Tuesday, April 29, 2008

The Book Thief by Markus Zusak

The narrator of this unforgettable story is Death. Though he should not focus on the lives of humans he passes by while performing his never-ending work, he cannot help but pay attention to Liesel Meminger. She is a young girl living in Germany during World War II. As the story opens, she is being taken by her mother to live with foster parents. Though her new parents are complete strangers to her initially, she soon comes to love them. Hans, her foster father, helps her learn to read, and Liesel discovers deep love for words and books. Since there is a war raging, there is very little money for food, much less to buy books, so Liesel finds a way to aquire the new reading material she desires--she steals it! Sometimes her good friend Rudy is the lookout during these book raids. There are many very serious dangers that Liesel faces other than getting caught stealing. Besides the fact that there is a young Jewish man hidden in her basement, there are bombings that destroy entire city blocks. Will Death have to take the soul of this young girl whom he has taken an interest in?

First of all, let me say that the entire tone of this book caught me completely off guard. Going into it, I knew that Death was the narrator and the story was told during World War II. I was totally expecting it to be dark and depressing from start to finish. However, Death is NOTHING like I expected! On the first page, he says:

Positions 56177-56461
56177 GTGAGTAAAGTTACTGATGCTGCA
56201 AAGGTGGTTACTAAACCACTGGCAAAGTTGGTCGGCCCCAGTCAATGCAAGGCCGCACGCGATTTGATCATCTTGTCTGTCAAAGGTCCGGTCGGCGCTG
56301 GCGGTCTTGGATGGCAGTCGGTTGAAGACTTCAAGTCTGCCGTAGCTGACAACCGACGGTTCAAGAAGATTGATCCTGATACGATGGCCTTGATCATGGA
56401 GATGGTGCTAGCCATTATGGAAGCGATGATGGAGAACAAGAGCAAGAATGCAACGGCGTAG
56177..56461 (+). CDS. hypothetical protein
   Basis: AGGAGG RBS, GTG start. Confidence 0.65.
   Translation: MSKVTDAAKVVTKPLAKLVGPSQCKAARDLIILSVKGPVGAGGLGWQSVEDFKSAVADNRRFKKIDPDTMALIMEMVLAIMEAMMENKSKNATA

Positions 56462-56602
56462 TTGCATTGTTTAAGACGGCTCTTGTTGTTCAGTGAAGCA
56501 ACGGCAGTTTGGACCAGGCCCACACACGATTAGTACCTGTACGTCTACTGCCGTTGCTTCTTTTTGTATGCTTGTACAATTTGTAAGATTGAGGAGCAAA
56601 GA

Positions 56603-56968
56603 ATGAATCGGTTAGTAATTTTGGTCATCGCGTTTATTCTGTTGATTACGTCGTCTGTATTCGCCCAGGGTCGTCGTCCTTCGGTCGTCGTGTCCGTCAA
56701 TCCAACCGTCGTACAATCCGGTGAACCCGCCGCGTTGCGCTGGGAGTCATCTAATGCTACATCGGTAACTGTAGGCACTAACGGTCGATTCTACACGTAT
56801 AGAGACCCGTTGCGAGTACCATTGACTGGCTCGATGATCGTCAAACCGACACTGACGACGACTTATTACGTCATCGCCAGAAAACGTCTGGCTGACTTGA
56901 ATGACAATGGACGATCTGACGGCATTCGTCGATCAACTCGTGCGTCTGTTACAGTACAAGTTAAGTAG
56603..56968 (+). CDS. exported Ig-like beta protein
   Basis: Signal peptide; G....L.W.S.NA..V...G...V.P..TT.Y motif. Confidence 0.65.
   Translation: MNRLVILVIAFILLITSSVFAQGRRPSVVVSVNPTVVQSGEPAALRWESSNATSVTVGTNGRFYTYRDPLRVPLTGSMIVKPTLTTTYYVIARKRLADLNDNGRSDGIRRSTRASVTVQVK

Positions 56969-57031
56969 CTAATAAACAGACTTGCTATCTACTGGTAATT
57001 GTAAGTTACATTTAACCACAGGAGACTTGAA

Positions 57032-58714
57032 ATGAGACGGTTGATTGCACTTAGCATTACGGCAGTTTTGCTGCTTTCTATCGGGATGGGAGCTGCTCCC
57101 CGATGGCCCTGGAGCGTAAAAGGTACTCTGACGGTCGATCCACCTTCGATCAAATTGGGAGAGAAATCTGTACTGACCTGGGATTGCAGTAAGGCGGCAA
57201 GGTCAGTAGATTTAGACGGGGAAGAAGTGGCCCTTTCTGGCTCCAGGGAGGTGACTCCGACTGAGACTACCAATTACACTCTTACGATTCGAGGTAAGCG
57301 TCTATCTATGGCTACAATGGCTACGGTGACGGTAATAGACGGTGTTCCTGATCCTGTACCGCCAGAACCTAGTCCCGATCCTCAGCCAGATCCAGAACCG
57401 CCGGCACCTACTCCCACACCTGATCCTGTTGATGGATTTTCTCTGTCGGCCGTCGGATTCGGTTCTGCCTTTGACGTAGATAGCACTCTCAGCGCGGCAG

I am in all truthfullness attempting to be cheerful about this whole topic,
though most people find themselves hindered in believing me, no
matter my protestations.I most definitely can be cheerful.
I can be amiable. Agreeable. Affable. And that's only the A's.
He is so incredibly observant and uses such vivid imagery in his colorful descriptions. (I have found myself thinking of what color I would use to describe certain people and situations the last few days.) I could write for a long time about what an interesting narrator Death is and how amazing Markus Zuzak's figurative language is, but the writing can speak much better for itself, so I am just going to write a few passages that stood out:

As the book quivered in her lap, the secret sat in her mouth. It
made itself comfortable. It crossed its legs (246).

There is air like plastic, a horizon like setting glue. There are skies manufactured
by people, punctured and leaking, and there are soft, coal-colored clouds, beating
like black hearts (309).

...I am always finding humans at their best and worst. I see their ugly and their
beauty, and I wonder how the same thing can be both (491).

I am haunted by humans (550).

I love reading about people who risked their own lives to help others (even if they are ficional). It is so easy to like Liesel, her kind-hearted parents and her best friend Rudy. However, the entire time I was reading, worry kept creeping into the back of my mind, because why would Death be narrating if everything ended all happy and warm fuzzy? I'm not going to give away anything, but I highly recommend this book. Be prepared to re-read some passages because of the beautiful writing, and know ahead of time that you WILL find yourself emotionally involved.

# of pages: 550
Date completed: April 28, 2008
5/5 stars


Melody said...

I'm glad you enjoyed reading this book, Laura. I've heard a lot of good things about this book, just haven't got around to reading it yet. At least I've it in my pile... ;)

Literary Feline said...

I think I've only read one "hated it" review and one lukewarm review of this book so far. Most everyone seems to really like it. I'm in for a treat when I finally get around to reading it! Thanks for the great review!

Heather Johnson said...